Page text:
Women in Sport Brand Strategy Football

How can marketers do a better job of reaching female fans?

By Lee Gibbons



The Drum Network article

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July 22, 2022 | 6 min read

Women’s sport is growing rapidly, but sports organizations still struggle to connect with female fans. Lee Gibbons, managing director of Sport Unlimited, tells us that one-size-fits-all approaches won’t cut it. For The Drum’s Deep Dive into sports marketing, Gibbons tells us that successfully reaching more female fans starts with understanding what they really want.

3 female football players

Off-pitch competition for female fans is increasing / Jeffrey F Lin via Unsplash

In today’s complex and fragmented landscape, brands knowing their audience – what motivates them or what holds them back, and then providing insightful messages and solutions – is invaluable. Just look at Bumble’s strategy, or how Adidas’s recent #SupportisEverything campaign speaks to its female consumers.

Strategies to fuel the exponential growth in women’s sport have almost solely been around driving visibility. Men’s and women’s sport, therefore, are often communicated and marketed similarly.

Does that mean that nuances between how male and female fans are motivated are being missed? Is the female sports audience different from female sports as a product, meaning that value (particularly with female fans) is being left on the table?

Female sponsorship is a winner’s game

Research from our Human Understanding Lab asked UK sports fans if more women’s sports coverage would lead them to watch more. 20% agreed, compared to the global average of 41%. The UK was second from the bottom.

46% of UK females consider themselves sports fans, yet 66% of those don’t currently follow a women’s team, league or tournament – and 30% don’t currently follow any football, cricket or rugby teams, league or tournament, men or women’s.

When asked why they didn’t follow a women’s team sport, 20% said it didn’t connect with them emotionally. 15% said women’s sports teams and tournaments didn’t engage them as they liked.

There’s an opportunity here, and visibility alone isn’t the answer to capitalizing on the explosion in women’s sport we’re currently seeing.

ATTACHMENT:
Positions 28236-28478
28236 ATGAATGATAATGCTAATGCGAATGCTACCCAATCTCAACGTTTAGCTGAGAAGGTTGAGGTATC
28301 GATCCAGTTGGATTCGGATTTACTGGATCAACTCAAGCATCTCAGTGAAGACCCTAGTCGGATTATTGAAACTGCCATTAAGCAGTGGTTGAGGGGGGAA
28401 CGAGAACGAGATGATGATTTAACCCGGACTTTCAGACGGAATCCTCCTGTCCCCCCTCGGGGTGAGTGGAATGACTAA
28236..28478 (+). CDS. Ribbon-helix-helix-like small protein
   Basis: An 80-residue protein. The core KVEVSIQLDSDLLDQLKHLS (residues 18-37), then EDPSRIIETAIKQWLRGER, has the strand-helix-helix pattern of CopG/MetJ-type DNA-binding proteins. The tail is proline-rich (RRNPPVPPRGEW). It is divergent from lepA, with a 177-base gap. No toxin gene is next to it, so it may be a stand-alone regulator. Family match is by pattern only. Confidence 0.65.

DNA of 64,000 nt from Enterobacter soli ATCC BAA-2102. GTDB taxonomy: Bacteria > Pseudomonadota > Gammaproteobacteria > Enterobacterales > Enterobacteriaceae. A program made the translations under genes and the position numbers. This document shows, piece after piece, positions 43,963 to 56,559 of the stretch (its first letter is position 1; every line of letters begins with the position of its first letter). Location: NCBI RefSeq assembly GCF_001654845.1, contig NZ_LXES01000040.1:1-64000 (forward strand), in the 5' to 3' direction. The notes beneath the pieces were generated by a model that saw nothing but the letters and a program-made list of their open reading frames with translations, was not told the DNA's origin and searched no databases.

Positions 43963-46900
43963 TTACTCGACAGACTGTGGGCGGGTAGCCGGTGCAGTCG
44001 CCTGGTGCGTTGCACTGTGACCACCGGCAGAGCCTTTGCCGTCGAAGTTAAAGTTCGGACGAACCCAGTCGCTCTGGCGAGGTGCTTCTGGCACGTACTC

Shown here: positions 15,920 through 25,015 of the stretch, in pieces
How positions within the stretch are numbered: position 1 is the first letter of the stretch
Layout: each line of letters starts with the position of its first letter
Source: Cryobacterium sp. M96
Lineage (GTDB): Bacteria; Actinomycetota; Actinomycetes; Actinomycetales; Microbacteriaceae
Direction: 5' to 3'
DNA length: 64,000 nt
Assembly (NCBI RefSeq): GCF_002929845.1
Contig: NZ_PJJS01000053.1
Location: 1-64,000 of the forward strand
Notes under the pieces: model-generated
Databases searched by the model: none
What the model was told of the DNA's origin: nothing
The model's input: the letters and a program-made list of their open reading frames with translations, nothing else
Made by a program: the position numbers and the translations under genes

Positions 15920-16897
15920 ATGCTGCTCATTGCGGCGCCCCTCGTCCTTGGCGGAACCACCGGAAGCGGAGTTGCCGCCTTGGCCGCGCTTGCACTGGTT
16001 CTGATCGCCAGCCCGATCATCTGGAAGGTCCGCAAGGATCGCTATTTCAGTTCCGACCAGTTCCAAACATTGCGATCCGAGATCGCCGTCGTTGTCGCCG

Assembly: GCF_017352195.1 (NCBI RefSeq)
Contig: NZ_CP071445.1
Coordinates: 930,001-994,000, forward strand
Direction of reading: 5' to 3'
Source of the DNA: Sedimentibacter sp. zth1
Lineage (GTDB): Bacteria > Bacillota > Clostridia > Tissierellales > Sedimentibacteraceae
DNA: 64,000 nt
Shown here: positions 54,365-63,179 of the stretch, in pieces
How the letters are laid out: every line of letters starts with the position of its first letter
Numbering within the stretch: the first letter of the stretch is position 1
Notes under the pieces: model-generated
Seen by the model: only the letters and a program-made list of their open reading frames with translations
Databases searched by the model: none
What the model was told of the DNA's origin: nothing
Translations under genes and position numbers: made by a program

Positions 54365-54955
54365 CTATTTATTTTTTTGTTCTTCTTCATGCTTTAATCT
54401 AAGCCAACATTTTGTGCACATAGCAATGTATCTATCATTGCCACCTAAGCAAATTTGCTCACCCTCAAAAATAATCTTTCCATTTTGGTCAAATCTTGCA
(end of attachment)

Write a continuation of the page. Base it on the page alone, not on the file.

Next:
In addition to landmark broadcast deals, and international football and rugby tournaments in 2022, women’s sports is helping some established team sport rights holders in the UK to strive for new, more diverse, younger and family-friendly audiences.

At the same time, women’s sport offers sponsor brands a new point of difference, a space with less clutter and a proposition better suited to landing a purpose-led message. Purpose is a territory that 65% of UK sports fans say they want to see more of post-Covid; women’s sport has come out of Covid stronger than it went in.

Even before looking at fans, any rights-holder or sponsoring brand not considering the sheer spending power of the female consumer does so at their peril. The sheer value of female fandom pays off in spades.

Emotion is the key to sponsorship ROI

Visibility was of course a factor, but when we asked female fans not currently following a women’s team, league or tournament why, three out of the top five responses were linked to a lack of emotional connection or engagement. The way that sports, broadcasters and sponsors are talking to female fans is missing emotional appeal.

Belonging is our most effective tool

When we compare these female drivers with male fans, we start to see clear differences in what was driving their fandom.

For female fans, family is key. They were statistically more likely to be influenced by a family connection than male fans. This covers both ends of the spectrum: ‘my family have always supported them’ and ‘it’s something to do with my family’ were the two highest-scoring reasons for fandom among female fans.

For male fans, the highest-scoring reason for supporting their preferred rights holders was something more intrinsic; ‘it’s part of my identity.’ This scored twice as high as the importance of their team winning. This is where campaigns focusing on the rituals, banter and ingrained allegiances do well.

We know ‘belonging’ is a basic human need, like food, water and shelter. Our neuroscientists tell us that it’s also one of the strongest emotional drivers of fandom; a sense of brother- or sisterhood among fellow supporters. Both male and female fans associated heavily with the drivers of fandom linked to belonging; the top emotional driver was a ‘shared experience.’ For men, this is closely related to ‘winning and losing together’ – the result on the field of play was crucial. However, for female fans significantly more important was ‘a sense of community among supporters.’

So, how do we engage female fans?

There will be nuances depending on the sport being activated or the category in which the sponsor sits. But, generally, ‘community’ and ‘belonging,’ ideally portrayed by the fans themselves, should be the central themes to all messaging and imagery. This will reinvigorate the passion of existing fans, and serve to ignite passion in potential fans.

Check out The Drum’s latest Deep Dive, The New Sports Marketing Playbook, and learn the tactics employed by the world’s biggest sports organizations and their star athletes to stay at the top of their game.

Women in Sport Brand Strategy Football

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